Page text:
Previously we had found significant errors in the interfacial force results for a source-path-receiver system where only translational motions were measured. This paper examines the sources of those errors by using computational finite and boundary element models. The example case consists of a source structure (with few modes), a receiver (with many modes) and three steel rod paths. We first formulate indirect, yet exact, methods for estimating interfacial forces, by assuming that six-dimensional motions at any location are available though we focus on only the driving points. One- and three-dimensional sub-sets of the proposed formulation are compared with the six-dimensional theory in terms of interfacial force and partial sound pressure spectra.
Journal Article

Effect of Local Stiffness Coupling on the Modes of a Subframe-Bushing System

The elastomeric joints (bushings or mounts) in vehicle structural frames are usually described as uncoupled springs (only with diagonal terms) in large scale system models. The off-diagonal terms of an elastomeric joint have been previously ignored as they are often unknown since their properties cannot be measured in a uniaxial elastomer test system. This paper overcomes this deficiency via a scientific study of a laboratory frame that is designed to maintain a high fidelity with real-world vehicle body subframes in terms of natural modes under free boundaries. The steel beam construction of the laboratory frame, with four elastomeric mounts at the corners, permits the development of a highly accurate, yet simple, beam finite element model. This allows for a correlation study between the experiment and model that helps shed light upon the underlying physical phenomenon.
Technical Paper

Effect of E-Modulus Variation on Springbackand a Practical Solution

Springback affects the dimensional accuracy and final shape of stamped parts. Accurate prediction of springback is necessary to design dies that produce the desired part geometry and tolerances. Springback occurs after stamping and ejection of the part because the state of the stresses and strains in the deformed material has changed. To accurately predict springback through finite element analysis, the material model should be well defined for accurate simulation and prediction of stresses and strains after unloading. Despite the development of several advanced material models that comprehensively describe the Bauschinger effect, transient behavior, permanent softening of the blank material, and unloading elastic modulus degradation, the prediction of springback is still not satisfactory for production parts. Dies are often recut several times, after the first tryouts, to compensate for springback and achieve the required part geometry.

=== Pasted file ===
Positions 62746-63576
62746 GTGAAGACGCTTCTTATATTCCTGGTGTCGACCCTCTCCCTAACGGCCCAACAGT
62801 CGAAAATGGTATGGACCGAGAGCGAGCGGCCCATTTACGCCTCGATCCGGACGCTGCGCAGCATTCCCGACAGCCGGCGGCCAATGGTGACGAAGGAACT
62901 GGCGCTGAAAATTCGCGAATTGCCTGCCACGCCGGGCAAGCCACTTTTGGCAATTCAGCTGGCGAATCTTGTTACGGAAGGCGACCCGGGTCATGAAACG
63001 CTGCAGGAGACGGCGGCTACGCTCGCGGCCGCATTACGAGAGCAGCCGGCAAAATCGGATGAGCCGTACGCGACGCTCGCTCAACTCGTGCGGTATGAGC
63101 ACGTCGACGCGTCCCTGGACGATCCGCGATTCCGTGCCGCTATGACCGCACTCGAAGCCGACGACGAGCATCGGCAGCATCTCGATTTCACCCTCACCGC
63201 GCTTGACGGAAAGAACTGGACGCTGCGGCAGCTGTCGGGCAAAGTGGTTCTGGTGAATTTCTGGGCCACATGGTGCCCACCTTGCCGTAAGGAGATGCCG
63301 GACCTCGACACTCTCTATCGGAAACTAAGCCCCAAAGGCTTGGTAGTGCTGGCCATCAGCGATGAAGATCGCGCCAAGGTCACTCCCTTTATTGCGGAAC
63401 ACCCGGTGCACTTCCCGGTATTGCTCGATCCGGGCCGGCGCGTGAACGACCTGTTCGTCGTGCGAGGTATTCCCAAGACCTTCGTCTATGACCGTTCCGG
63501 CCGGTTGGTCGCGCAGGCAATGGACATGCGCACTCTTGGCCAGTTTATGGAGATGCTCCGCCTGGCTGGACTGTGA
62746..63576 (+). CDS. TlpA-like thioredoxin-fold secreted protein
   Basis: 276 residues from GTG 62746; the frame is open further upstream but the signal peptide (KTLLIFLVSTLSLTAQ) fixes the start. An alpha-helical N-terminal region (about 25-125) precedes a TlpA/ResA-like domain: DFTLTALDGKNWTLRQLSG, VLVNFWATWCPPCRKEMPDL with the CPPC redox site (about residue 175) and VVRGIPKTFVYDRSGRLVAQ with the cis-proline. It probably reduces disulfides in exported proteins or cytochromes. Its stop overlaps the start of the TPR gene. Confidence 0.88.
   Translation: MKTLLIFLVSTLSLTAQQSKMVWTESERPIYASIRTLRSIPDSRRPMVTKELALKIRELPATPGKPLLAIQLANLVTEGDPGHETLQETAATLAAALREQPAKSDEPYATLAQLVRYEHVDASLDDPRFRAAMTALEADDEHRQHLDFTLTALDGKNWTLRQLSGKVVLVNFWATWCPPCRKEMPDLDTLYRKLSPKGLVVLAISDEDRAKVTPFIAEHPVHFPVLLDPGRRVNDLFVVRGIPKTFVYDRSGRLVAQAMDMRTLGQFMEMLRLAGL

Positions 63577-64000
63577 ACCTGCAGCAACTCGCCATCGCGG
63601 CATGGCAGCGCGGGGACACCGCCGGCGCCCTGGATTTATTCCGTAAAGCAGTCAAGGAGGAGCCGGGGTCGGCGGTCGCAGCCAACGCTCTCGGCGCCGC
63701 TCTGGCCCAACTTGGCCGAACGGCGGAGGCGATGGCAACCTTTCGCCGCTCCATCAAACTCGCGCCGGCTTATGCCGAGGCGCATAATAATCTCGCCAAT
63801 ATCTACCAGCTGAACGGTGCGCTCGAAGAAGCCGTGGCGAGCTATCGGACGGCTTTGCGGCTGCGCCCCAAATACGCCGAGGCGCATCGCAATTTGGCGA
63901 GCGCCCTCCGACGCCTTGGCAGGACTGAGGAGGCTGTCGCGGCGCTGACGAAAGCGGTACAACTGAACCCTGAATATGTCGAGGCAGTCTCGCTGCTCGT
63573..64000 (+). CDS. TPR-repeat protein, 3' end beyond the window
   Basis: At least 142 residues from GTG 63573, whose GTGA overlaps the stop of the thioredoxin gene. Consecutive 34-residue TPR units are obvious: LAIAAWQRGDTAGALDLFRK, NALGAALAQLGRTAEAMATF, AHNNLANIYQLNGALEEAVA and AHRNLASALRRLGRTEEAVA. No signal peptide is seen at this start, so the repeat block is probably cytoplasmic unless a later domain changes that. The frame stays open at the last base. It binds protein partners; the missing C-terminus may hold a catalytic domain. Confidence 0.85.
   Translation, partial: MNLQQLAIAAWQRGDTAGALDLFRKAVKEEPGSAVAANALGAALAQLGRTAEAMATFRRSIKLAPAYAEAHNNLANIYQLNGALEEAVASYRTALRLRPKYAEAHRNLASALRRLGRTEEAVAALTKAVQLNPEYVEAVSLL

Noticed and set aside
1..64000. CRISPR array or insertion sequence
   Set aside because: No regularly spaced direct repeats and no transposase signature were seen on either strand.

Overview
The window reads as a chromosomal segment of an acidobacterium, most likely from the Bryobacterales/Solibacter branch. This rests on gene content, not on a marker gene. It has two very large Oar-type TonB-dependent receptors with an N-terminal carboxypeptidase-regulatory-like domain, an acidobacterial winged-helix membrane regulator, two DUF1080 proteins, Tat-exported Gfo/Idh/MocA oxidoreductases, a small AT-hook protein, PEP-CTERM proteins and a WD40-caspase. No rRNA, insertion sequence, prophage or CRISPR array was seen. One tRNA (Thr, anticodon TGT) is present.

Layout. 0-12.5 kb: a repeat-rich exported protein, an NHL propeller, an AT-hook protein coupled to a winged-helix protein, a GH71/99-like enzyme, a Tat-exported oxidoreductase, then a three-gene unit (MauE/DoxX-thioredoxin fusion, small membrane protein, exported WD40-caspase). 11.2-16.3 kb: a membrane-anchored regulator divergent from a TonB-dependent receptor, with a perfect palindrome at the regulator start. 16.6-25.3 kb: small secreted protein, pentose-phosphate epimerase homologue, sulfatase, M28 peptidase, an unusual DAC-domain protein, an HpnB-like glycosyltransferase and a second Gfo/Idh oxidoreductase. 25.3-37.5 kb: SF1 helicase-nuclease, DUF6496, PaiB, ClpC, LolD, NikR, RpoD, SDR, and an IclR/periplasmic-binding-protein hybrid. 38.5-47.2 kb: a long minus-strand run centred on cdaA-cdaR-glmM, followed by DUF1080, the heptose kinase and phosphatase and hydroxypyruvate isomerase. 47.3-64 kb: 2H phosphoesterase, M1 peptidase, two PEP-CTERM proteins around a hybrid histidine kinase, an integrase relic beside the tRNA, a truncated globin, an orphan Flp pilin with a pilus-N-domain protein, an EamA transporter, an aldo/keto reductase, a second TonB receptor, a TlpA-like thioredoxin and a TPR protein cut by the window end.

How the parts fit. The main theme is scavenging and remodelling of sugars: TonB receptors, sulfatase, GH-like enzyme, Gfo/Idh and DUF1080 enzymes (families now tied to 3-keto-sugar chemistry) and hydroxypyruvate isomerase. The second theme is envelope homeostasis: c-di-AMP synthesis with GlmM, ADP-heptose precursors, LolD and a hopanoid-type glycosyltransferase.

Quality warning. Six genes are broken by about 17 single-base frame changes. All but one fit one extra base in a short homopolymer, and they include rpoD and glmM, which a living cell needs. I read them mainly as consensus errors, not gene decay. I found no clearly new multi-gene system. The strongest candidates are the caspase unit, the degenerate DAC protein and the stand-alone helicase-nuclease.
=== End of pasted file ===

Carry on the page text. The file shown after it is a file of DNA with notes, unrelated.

Technical Paper

Correlation of a CAE Hood Deflection Prediction Method

As we continue to create ever-lighter road vehicles, the challenge of balancing weight reduction and structural performance also continues. One of the key parts this occurs on is the hood, where lighter materials (e.g. aluminum) have been used. However, the aerodynamic loads, such as hood lift, are essentially unchanged and are driven by the front fascia and front grille size and styling shape. This paper outlines a combination CFD/FEA prediction method for hood deflection performance at high speeds, by using the surface pressures as boundary conditions for a FEA linear static deflection analysis. Additionally, custom post-processing methods were developed to enhance flow analysis and understanding. This enabled the modification of existing test methods to further improve accuracy to real world conditions. The application of these analytical methods and their correlation with experimental results are discussed in this paper.
Technical Paper

Corner Design in Deep Drawn Rectangular Parts

The influence of die corner geometry on the attainable draw depth of rectangular parts was investigated using 3-D FEM and optimum rectangular blanks. Axisymmetric cup analysis was not adequate because a corner assist effect promotes corner draw. Guidelines for selecting corner radius were developed and the sensitivities of the maximum part depth to other process variables, such as drawbead restraint force; die clearance gap; friction coefficient; strain rate sensitivity; material anisotropy; and strain hardening exponent, were simulated. The results are much more conservative than handbook rules, which to not to take into account the details of blank size, drawbead restraint, die geometry, material properties, and friction.
Technical Paper

Applications of Computer Simulations for Part and Process Design for Automotive Stampings

Recent studies in sheet metal forming, conducted at universities world wide, emphasize the development of computer aided techniques for process simulation. To be practical and acceptable in a production environment, these codes must be easy to use and allow relatively quick solutions. Often, it is not necessary to make exact predictions but rather to establish the influence of process variables upon part quality, tool stresses, material flow, and material thickness variation. In cooperation with its industrial partners, the ERC for Net Shape Manufacturing of the Ohio State University has applied a number of computer codes for analysis and design of sheet metal forming operations. This paper gives a few selected examples taken from automotive applications and illustrates practical uses of computer simulations to improve productivity and reduce tool development and manufacturing costs.